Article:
Margaret Cogsdill

Margaret Cogsdill


artist statement

She is beset with obstacles she must struggle against.  The female selves of both the adult and the child come together at once, in a time that oscillates between reality and fiction.  She must hold fast to the imaginary world of her past, even to the sinister places she may silently fall. Burdens of an adult mind and the reality of being grown confront her at every turn. Regardless, she calls to her childhood self, as she needs to experience the meaning of what existed before.



Underlying this work is a need to hold onto a vanishing place and my childhood, and thus, a pursuit through photography to prevent ever forgetting it. In these images I struggle to experience both the pleasures and terrors of my former childhood self.

Alone, I return to my grandmother’s land where my strongest memories of childhood play are associated. I inhabit my great-grandmother’s dress from when she was a little girl and use the relics of my past as conduits through which I am able to become a character that slips into a world of fantasy.  Memories, stories, and emotions from my past are explored. The result is a new world of make-believe where my character meets the challenges of authentically feeling her former childhood self. 

However, my attempt to revisit my childhood through this character presents an unusual struggle, as it is impossible to ever completely return. The character is alone in the landscape, emphasizing her vulnerable and fragile relationship with such a pursuit. There is a strenuous relationship with her adult self, as she physically does not fit into the dress or the spaces she once inhabited. The idyllic landscape and in-betweeness of the seasons further reflect the character being caught in a timeless place where fantasy and imagination rule.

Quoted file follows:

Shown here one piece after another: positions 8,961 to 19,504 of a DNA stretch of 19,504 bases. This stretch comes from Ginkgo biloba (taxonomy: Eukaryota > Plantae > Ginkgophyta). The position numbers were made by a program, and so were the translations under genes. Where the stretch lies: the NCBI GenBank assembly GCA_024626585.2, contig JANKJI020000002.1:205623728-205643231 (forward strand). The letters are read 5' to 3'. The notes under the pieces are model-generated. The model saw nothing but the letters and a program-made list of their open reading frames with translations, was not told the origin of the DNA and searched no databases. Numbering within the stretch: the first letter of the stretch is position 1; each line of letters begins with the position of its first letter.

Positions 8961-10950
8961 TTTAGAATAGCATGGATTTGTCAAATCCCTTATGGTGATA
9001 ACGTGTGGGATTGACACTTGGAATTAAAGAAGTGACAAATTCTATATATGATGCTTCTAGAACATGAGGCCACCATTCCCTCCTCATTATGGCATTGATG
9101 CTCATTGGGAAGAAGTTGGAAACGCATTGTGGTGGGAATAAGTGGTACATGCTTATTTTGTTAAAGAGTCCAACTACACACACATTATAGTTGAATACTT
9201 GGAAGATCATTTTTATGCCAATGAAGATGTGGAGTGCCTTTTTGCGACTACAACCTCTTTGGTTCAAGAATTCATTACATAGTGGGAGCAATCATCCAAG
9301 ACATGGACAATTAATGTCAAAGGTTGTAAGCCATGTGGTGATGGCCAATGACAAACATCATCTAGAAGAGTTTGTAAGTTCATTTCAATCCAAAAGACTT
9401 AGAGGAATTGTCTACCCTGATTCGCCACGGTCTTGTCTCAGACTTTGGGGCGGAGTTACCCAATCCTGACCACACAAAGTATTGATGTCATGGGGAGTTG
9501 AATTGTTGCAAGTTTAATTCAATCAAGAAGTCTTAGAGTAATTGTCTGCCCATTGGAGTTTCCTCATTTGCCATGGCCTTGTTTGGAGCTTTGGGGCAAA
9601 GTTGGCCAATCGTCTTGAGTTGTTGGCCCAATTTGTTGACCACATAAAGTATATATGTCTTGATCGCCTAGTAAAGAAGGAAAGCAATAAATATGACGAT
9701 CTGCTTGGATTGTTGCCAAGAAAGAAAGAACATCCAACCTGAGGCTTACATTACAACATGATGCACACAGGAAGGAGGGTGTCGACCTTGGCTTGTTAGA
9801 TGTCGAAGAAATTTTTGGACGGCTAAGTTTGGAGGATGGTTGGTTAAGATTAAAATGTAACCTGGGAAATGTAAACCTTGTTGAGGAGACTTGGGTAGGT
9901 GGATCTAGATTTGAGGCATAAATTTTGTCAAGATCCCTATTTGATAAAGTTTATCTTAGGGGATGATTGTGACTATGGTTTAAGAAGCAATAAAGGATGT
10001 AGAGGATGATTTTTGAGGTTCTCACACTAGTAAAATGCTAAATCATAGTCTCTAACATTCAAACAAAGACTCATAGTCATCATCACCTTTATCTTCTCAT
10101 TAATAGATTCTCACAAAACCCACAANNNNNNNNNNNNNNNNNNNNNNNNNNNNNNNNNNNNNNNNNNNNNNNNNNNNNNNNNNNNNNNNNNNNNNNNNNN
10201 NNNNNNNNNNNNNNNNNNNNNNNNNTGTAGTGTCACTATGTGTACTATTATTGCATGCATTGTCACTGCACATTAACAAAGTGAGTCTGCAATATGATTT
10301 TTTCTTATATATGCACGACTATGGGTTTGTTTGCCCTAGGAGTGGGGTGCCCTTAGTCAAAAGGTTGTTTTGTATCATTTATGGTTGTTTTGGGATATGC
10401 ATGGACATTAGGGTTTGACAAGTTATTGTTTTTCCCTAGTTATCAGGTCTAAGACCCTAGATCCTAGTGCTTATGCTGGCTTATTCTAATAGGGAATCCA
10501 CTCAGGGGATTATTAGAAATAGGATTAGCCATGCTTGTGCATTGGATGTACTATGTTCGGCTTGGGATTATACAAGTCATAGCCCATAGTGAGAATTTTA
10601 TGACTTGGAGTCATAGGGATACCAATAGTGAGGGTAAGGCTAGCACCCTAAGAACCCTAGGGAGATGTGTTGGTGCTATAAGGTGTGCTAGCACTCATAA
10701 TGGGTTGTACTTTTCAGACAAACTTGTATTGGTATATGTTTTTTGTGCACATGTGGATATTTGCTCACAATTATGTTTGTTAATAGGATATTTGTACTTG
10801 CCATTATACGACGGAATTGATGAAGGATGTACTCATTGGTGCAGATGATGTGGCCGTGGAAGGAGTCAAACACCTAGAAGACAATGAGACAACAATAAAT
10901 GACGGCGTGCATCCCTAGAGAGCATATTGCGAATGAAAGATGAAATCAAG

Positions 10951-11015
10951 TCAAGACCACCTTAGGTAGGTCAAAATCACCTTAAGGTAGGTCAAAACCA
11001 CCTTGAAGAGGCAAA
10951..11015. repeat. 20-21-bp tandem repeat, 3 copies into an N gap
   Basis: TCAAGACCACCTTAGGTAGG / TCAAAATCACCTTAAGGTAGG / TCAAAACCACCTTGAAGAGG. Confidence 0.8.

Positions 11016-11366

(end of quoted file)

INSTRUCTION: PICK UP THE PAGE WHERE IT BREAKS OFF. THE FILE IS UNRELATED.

what do you love about the MFA program at RIT?

The professors and faculty that are part of RIT’s MFA program are sincerely invested in the student’s work and its success. This personal investment, combined with a small student teacher ratio, allows me as well as my fellow classmates the opportunity to work in an environment in which we are able to continually challenge our work and ourselves. As a second year graduate student now working on my thesis, this is one of the most important factors in the success of my work and one of the many reasons I love RIT’s MFA program!

anticipated graduation date: December 2012